9. BJR
    Joined: Mar 11, 2005
    Posts: 5,547

    BJR
    Member

    Maybe the 2 shocks are not the same. Try switching them side to side and see if the problem changes sides with the shocks.
     
  10. Just a thought, but you seem to be preloading the left rear corner of the car which when under acceleration is opposite of how the torque of the motor will react to that set-up.
     
  11. treb11
    Joined: Jan 21, 2006
    Posts: 3,171

    treb11
    ALLIANCE MEMBER

    The two coil springs may not be completely identical as to their spring rate. Close, but not identical. It is hard to match heat treatment of spring steel unless they came from the same bar of material and were heat treated at the same time. If they were just two that were pulled randomly from a bin, who knows?
     
  12. crapgame
    Joined: Apr 3, 2014
    Posts: 6

    crapgame
    Member

    GREAT idea! I'll do that.
     
  13. crapgame
    Joined: Apr 3, 2014
    Posts: 6

    crapgame
    Member

    Yes, I agree with your conclusion, Mr48chev. Thanks for the comment, and I will check the tire pressure.
     
  14. crapgame
    Joined: Apr 3, 2014
    Posts: 6

    crapgame
    Member

    Thanks for that comment, Marcosmadness. Frankly, confusion about whether it's unusual to have two shocks adjusted differently to achieve the same result is what drove me to make the original post. Being inexperienced with suspension matters, I wasn't sure whether my situation was normal or a sign of some impending disaster. Thanks for filling in that knowledge gap for me.
     
  15. crapgame
    Joined: Apr 3, 2014
    Posts: 6

    crapgame
    Member

    Thanks, treb11. These are brand new QA1 coil-overs.
     
  16. theHIGHLANDER
    Joined: Jun 3, 2005
    Posts: 7,701

    theHIGHLANDER
    Member

    This is wrong. Standing at the rear of the car the torque reaction roatates the axle clockwise. All the wives tales about the "traction side" and such are wrong. TQ is multiplied many times over by the time the rubber meets the road. Even if you had 600 lb/ft of TQ it's impossibe for that force to lift the average drag car like it does, referencing the shots we've all seen where a badass car launces all out of whack on itself. "One wheel peel" is the force of TQ rotating the axle.
     
  17. theHIGHLANDER
    Joined: Jun 3, 2005
    Posts: 7,701

    theHIGHLANDER
    Member

    I've tubbed a lot of cars and installed many a coil-over and strut front, back when that shit was real popular. treb is in the same church pew I'm in. The other factor is that springs "go away" quite swiftly in the grand scheme of things, especially these small coils used in the C/Os out there. The best idea I've seen in this is to swap em side to side, and this assumes you have no way to scientifically test the coil springs. No worries, not may places do and the majority of such are good ol seat-of-the-pants and logic. I've had to adjust the fronts on an off topic rod build twice already and it only has 900 miles on it so far. FWIW they're not 100% even either but the car sits and handles well.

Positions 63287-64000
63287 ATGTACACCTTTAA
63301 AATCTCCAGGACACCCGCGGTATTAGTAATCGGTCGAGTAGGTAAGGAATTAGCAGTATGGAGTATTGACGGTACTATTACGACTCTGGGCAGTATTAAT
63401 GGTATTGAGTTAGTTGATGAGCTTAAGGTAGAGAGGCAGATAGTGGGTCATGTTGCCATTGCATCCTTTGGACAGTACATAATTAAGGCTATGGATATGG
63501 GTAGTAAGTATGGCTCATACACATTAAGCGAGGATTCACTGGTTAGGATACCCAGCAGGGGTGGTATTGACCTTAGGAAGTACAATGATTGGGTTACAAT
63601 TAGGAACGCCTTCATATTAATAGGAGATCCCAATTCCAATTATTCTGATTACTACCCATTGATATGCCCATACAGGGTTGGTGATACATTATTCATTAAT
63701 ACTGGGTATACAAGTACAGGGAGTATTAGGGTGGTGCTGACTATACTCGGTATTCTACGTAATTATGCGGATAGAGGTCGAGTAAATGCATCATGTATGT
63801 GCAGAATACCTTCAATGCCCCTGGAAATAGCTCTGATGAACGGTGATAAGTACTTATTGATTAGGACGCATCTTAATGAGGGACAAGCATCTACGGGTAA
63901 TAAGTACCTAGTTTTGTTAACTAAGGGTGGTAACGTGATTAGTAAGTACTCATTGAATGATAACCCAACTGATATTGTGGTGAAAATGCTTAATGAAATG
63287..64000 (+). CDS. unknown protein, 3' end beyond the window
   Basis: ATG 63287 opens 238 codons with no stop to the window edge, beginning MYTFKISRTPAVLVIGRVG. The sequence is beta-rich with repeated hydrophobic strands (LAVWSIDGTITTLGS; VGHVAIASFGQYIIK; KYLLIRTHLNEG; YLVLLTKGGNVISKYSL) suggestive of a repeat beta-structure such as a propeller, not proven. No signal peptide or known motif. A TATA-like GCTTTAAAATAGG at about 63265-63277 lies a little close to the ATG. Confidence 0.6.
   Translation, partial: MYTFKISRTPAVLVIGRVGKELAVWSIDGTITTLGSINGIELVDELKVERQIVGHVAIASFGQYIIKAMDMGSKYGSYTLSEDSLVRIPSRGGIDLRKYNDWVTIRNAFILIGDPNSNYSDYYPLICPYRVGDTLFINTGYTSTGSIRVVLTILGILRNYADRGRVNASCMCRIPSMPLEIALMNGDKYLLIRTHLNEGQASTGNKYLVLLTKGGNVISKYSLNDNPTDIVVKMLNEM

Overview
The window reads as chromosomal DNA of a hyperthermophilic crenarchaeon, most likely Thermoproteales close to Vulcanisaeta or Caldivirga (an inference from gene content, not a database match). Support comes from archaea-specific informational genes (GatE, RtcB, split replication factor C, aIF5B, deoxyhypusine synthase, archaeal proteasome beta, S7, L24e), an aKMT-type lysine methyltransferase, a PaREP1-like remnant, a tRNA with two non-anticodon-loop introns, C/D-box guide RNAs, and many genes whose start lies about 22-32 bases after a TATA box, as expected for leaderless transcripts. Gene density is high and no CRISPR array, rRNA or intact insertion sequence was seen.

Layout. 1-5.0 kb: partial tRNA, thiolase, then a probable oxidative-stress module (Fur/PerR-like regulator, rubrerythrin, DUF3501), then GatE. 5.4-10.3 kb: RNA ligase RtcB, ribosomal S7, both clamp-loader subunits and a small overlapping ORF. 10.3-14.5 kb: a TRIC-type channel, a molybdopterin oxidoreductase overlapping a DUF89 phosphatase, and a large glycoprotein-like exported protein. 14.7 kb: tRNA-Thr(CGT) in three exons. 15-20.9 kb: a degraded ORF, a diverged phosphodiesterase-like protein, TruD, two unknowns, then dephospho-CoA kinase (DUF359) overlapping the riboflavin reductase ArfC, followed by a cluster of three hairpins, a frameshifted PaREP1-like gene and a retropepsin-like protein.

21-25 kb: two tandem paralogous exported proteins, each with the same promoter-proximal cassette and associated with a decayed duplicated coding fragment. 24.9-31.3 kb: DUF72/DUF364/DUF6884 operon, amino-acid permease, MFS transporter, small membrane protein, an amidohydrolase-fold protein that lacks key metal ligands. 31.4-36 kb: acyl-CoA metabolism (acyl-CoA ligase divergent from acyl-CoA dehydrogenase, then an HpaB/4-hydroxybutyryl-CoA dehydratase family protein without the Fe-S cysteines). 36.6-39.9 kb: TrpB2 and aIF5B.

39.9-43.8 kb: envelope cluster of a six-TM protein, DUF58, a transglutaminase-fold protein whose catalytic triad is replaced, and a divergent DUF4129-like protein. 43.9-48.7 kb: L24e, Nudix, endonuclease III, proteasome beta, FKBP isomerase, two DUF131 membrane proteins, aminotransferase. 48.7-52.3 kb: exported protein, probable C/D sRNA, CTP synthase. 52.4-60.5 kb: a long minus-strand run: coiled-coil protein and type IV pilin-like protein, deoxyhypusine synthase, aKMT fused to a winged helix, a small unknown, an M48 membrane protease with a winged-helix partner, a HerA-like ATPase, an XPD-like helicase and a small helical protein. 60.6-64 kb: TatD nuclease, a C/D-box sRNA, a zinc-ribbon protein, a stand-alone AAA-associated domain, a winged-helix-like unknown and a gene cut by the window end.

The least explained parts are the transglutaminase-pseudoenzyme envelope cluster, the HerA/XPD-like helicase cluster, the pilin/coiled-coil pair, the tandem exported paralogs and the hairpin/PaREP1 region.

18. Lets see, you get on it, the left front of the car rises and the weight transfer goes to the right rear ( all standing in the back of the car ). I've corrected numerous cars that were set-up incorrectly and extremely dangerous at the shift points. Mainly the cars were trying to steer themselves at shift points. All were higher HP cars.
     
  19. I built a model A coupe that was like that...frame was dead true, panhard was level, front transverse spring mount was loosened, then tightened evenly etc. still required one coilover spring to be preloaded more than the other (don't recall which...it was 20 years ago). I just went with it for a while, and then bought a few different rated springs and experimented until it was about right.
     
  20. theHIGHLANDER
    Joined: Jun 3, 2005
    Posts: 7,701

    theHIGHLANDER
    Member

    I'm wrong, it roatates counterclockwise from the rear, clockwise looking at the front. My bad. Still, the rear axle twist working in concert with the multiplied TQ is what rolls the car. 700lbs on a 1 foot lever could never raise the front of a car like we see on drag strips all over the country. Multiplied it can twist the car all kinds of outta whack. What is the TQ where the rubber meets the surface? I say somewhere around 4000+ lb/ft from a 500lb/ft flywheel value. What say you?

    Also, weight doesn't really transfer, load does. May seem like semantics but I'm a big fan of the basics.
     
  21. Okay, when load transfers on a short wheel base, light weight car ( 2500ish ) things can get out of whack in the blink of an eye. I'm sure there's a formula for the question you ask, which I have not seen. I like basic's a bunch too, big believer in KISS theory.